by Susan Hamilton
Spokane has a high percentage of restaurants per capita for a city this size," declares Donna Tikker, Director of the Spokane Chapter of the Washington Restaurant Association. And we couldn't agree more. With new restaurants opening in every direction it seems, the Inland Northwest is ablaze with dining opportunities.
Take Prospectors Bar & amp; Grill on the West Plains. With an up-and-coming location between the new Hilton Hotel and the Trident plant, Prospectors is poised to take advantage of both airport traffic and new businesses in the area.
On Bloomsday Sunday, though Prospectors had only been open for five days, co-owner Cheryl Didier says that people were waiting in line for an hour for dinner. What did customers do while waiting that long? From the original ore carts out front to the miner memorabilia on the walls in the lobby, there's plenty to gander at. Not to mention the chain saw-carved, life-size bear and woodcarvings of Western scenes over the mantle pieces and roaring fireplaces.
Prospectors is no two-bit saloon. Didier has decorated the restaurant in deep green and maroon, with high-backed, pine branch chairs and work from local artisans -- ranging from a mural depicting miners at work to Tiffany-style lamps and pre-1900 dynamite boxes filled with miners' lamps, blasting caps and canteens. The river rock walls throughout the dining room are complemented by bright copper accents in the oversized rotisserie and brick-lined pizza oven.
And the grub at Prospectors is a cut above. Executive Chef Alexa Wilson calls it "American comfort food with a twist." Wilson takes familiar dishes and adds her own flair, garnered from her experience at Portland's Cordon Bleu, Tom Douglas' Etta's Seafood in Seattle and as the Davenport's banquet chef. She also offers large portions so customers can take something home with them.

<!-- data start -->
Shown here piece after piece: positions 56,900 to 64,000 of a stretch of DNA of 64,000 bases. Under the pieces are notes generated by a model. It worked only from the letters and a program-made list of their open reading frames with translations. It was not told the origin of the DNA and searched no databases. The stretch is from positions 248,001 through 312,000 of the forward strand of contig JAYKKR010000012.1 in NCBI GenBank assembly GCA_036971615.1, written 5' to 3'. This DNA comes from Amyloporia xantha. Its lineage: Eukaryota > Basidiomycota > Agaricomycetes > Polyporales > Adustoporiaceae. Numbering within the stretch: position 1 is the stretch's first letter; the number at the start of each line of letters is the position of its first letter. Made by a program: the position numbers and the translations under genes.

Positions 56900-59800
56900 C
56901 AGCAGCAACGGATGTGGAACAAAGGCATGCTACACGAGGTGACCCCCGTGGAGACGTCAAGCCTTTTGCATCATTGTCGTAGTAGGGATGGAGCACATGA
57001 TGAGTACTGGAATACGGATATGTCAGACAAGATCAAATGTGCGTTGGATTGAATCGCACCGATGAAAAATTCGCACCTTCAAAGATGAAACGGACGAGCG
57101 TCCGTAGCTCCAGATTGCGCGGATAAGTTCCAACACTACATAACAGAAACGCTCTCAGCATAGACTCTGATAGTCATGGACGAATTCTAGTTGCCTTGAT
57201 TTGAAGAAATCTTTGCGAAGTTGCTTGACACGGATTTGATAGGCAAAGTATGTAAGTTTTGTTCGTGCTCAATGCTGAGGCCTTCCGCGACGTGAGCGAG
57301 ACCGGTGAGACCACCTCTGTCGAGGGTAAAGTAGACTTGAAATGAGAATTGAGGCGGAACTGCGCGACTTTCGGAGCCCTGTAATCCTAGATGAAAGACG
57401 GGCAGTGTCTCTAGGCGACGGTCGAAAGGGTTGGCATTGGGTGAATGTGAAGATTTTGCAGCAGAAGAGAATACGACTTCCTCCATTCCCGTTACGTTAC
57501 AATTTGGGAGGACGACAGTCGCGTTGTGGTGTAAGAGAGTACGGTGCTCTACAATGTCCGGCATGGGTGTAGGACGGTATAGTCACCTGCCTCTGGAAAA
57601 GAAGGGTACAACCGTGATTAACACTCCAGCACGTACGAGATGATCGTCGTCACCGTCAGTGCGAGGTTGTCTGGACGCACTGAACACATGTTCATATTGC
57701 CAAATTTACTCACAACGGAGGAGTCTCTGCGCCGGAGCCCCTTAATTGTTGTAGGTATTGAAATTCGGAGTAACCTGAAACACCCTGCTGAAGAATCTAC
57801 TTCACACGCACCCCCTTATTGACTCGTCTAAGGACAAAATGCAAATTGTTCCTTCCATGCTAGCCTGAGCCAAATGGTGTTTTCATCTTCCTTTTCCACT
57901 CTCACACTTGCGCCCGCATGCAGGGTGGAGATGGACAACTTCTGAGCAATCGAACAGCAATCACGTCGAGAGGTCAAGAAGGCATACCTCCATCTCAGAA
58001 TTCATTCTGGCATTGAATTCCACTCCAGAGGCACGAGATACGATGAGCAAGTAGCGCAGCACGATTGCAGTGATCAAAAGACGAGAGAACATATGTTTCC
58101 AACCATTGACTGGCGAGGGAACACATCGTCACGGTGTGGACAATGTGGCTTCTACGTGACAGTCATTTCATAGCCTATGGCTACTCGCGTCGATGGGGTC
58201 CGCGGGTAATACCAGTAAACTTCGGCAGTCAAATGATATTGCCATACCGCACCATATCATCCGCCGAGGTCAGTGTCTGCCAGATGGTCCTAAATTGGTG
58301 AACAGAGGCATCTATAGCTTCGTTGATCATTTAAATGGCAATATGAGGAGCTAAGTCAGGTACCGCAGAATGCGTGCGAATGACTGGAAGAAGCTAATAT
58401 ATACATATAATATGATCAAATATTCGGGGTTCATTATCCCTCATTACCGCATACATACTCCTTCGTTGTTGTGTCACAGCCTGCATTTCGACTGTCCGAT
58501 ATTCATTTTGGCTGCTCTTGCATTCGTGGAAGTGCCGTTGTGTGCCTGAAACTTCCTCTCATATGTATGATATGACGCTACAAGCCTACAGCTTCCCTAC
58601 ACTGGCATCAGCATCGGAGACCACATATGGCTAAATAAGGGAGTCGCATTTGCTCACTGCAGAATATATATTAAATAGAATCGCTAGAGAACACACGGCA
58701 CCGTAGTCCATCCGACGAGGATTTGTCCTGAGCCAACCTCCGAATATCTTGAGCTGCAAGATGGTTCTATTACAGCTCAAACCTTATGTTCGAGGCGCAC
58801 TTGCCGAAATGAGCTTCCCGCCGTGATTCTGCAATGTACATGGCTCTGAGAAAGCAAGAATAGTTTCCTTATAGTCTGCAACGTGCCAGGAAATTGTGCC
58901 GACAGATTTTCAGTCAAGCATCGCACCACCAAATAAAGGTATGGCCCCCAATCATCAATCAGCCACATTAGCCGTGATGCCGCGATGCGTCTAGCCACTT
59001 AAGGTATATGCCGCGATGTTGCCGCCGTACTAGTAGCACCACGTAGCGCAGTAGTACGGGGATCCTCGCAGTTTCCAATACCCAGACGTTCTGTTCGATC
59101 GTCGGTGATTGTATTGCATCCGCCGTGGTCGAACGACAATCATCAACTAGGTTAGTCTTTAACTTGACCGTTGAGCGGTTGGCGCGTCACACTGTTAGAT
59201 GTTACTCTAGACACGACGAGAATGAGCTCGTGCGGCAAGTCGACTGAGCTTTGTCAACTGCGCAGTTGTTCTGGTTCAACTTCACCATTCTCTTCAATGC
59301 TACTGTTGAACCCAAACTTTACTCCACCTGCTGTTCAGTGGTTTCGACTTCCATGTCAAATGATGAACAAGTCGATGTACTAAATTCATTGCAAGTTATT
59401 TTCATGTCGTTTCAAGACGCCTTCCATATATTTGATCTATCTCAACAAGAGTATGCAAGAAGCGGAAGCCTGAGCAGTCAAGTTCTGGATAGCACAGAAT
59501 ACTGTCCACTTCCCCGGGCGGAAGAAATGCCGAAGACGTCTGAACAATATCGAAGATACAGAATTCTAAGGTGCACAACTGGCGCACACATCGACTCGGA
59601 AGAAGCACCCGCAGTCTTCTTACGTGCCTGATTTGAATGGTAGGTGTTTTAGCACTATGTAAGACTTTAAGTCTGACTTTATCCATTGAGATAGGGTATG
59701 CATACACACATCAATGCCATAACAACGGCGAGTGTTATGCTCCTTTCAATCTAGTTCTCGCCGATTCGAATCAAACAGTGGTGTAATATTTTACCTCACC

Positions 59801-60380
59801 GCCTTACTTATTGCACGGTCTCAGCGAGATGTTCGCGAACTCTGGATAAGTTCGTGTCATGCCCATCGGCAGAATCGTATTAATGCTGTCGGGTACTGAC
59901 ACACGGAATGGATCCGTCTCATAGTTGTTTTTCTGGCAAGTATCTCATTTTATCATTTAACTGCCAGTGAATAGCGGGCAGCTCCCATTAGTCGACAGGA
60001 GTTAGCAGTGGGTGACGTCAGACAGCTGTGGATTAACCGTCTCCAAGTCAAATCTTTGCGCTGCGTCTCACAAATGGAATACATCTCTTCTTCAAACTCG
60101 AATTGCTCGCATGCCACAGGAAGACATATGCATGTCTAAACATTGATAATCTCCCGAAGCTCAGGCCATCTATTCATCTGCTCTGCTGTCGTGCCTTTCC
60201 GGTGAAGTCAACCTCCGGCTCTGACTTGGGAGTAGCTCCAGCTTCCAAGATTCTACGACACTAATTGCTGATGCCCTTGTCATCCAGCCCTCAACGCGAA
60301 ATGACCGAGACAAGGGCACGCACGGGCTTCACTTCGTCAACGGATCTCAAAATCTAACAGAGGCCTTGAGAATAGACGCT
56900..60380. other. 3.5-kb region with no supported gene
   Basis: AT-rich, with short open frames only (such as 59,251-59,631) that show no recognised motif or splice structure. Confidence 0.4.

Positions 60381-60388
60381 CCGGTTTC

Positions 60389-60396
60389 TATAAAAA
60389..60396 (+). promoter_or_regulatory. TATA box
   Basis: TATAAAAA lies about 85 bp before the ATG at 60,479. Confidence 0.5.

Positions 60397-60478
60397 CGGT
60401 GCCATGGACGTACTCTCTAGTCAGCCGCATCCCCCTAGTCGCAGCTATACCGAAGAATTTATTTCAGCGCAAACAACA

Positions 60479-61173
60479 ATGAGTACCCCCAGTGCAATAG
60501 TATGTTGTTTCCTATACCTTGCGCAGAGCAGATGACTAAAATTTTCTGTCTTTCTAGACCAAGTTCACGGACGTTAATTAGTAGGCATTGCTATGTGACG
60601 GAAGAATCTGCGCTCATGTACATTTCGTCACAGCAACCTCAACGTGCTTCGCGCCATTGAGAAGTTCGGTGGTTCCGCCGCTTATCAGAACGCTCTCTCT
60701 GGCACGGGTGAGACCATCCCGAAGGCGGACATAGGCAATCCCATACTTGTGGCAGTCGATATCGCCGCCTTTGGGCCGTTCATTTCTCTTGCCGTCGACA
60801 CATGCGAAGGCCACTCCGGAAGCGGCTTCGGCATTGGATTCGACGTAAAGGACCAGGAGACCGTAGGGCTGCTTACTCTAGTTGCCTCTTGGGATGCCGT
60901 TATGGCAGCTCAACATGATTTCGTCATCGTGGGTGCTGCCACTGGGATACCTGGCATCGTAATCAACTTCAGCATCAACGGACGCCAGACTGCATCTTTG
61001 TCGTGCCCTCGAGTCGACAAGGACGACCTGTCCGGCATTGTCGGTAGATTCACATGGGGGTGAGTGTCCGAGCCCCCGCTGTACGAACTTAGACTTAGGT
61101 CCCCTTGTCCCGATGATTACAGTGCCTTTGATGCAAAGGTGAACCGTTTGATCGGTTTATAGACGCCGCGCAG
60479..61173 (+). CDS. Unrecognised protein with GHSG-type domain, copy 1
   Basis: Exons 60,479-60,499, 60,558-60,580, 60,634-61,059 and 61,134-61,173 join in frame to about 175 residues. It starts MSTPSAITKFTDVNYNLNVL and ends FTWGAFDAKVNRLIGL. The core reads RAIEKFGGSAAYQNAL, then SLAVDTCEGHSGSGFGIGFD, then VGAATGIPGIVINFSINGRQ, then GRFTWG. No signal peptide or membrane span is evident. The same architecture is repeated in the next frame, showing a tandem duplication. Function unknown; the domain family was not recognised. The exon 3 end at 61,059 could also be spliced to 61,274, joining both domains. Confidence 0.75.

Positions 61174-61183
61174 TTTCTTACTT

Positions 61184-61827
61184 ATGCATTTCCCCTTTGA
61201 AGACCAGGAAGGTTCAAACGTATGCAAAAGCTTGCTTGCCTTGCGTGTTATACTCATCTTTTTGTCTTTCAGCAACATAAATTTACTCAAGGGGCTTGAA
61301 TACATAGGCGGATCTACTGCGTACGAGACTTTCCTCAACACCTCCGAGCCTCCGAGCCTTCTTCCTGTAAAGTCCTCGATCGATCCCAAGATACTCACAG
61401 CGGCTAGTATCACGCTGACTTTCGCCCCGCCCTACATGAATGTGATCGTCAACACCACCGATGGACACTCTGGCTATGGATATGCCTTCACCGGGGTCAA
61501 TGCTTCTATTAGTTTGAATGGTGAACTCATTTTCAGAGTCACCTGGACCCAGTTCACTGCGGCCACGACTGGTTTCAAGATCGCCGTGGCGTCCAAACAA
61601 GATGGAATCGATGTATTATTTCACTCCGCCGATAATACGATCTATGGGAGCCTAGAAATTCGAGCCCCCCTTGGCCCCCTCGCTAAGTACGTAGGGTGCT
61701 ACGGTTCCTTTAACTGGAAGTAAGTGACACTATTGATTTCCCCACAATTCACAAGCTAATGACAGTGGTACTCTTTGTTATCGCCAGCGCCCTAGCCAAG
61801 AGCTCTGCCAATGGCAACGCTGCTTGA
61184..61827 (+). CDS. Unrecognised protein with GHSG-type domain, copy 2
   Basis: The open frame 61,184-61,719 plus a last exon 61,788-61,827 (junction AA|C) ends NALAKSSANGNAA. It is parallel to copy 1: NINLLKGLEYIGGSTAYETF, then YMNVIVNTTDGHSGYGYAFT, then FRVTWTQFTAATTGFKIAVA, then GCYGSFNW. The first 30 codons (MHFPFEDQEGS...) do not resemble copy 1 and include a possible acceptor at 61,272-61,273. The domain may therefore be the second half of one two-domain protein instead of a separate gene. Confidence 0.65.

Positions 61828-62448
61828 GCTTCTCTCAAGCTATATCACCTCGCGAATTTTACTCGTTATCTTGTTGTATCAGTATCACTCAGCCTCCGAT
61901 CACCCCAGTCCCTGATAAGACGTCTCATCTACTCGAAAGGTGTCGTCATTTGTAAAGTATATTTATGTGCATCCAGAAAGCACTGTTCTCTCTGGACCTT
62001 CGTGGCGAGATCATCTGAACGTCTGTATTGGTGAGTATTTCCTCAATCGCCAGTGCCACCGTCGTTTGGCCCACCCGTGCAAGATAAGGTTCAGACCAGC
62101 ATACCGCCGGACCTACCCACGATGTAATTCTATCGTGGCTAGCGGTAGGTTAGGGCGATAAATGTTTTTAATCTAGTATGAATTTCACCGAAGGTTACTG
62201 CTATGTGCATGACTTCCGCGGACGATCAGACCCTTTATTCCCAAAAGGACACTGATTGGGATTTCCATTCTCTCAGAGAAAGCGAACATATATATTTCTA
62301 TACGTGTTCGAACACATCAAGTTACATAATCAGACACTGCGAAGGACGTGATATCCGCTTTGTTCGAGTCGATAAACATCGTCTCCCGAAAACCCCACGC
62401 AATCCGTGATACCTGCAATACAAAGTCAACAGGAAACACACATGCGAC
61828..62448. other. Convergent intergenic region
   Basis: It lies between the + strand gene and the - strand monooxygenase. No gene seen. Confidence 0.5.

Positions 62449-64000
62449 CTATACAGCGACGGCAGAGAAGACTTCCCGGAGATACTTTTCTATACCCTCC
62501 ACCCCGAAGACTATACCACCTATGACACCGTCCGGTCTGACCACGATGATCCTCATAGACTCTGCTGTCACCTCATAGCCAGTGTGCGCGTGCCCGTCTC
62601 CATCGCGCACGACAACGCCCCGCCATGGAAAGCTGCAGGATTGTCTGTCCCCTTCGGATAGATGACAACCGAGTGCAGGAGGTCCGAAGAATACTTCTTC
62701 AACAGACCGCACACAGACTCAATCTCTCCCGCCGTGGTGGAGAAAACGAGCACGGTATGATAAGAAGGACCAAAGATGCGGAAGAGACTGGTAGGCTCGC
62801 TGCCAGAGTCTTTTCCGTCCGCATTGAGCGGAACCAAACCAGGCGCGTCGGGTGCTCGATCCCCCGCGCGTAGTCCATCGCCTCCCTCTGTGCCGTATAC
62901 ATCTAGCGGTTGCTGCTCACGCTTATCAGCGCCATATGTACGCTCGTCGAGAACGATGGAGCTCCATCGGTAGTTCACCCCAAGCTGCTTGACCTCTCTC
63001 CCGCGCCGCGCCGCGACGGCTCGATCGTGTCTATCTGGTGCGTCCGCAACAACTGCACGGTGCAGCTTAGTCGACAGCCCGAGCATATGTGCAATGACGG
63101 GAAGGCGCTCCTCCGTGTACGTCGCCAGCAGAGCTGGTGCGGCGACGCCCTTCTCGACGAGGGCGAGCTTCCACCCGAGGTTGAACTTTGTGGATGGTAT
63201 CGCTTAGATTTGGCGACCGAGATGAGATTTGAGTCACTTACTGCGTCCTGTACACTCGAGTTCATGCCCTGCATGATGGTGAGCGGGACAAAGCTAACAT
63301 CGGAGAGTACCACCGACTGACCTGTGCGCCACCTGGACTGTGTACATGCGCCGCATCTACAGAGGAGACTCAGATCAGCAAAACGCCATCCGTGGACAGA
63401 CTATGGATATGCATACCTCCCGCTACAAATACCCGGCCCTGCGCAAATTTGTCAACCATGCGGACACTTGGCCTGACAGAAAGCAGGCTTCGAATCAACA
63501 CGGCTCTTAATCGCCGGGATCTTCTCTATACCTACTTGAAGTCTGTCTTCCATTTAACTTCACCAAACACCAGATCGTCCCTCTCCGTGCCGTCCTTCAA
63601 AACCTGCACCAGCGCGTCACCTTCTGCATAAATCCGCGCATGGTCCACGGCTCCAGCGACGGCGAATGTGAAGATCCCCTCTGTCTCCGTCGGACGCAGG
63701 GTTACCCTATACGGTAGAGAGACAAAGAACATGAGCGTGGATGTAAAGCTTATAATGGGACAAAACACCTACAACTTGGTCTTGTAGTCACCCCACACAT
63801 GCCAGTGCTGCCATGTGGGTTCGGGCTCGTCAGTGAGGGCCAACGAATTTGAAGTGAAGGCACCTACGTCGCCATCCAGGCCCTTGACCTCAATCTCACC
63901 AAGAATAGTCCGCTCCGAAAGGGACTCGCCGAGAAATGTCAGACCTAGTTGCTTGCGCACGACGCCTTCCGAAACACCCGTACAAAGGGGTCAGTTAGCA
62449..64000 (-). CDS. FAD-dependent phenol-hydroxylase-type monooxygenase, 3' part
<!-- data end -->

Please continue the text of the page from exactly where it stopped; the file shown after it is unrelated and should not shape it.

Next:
The mesquite-grilled half chicken I tasted was fall-off-the-bone tender, with hints of smoke and pepper from the customized rub as well as a nice kick from the barbecue sauce topping. The creamy Yukon Gold mashed potatoes were the real thing, topped with a rich gravy.
All the soups, sauces and rubs are made in-house, as are the brick-oven breads. The flavorful rustic olive bread I tasted was chock-full of tasty kalamata olives. Prospectors also features corn bread with jalapeno jelly, scones, huckleberry muffins, buttermilk biscuits and garlic-cheese focaccia.
The extensive menu boasts 128 items, including a buffalo-jack tamale appetizer, white gold chili, Indian summer salad with smoked salmon and raspberries, a sourdough sirloin burger and a garlic chicken/three-cheese calzone. Entrees include baby back ribs, a 28-ounce porterhouse steak, eggplant charbroiled "steak," Grandma's turkey pot pie and cedar-plank salmon. Dessert highlights are cinnamon roll bread pudding with vanilla bean bourbon sauce, molten lemon brul & eacute;e with tangy lemon pudding and a chocolate truffle tower oozing with raspberry mousse and sauce.
Prospectors Bar & amp; Grill, at 9105 W. State Route #2, is open daily from 11 am-10 pm, and on Friday-Saturday until midnight. Call: 747-5579
Red Hot Mexico -- The popular Azteca Mexican restaurants have staked a claim on the North Side, with a newly opened restaurant in the Northpointe Center. The renovated restaurant sports "a whole new look for us that's more sophisticated," says manager Carla Barajas.
The upbeat, bright colors of the sectioned dining room are accented with south-of-the-border d & eacute;cor like shiny, turquoise parrots and black-and-white photos of the owners, their family and their employees. This Azteca has the feel of a friendly hacienda. And the spacious cantina and outdoor patio are perfect for margarita-sipping.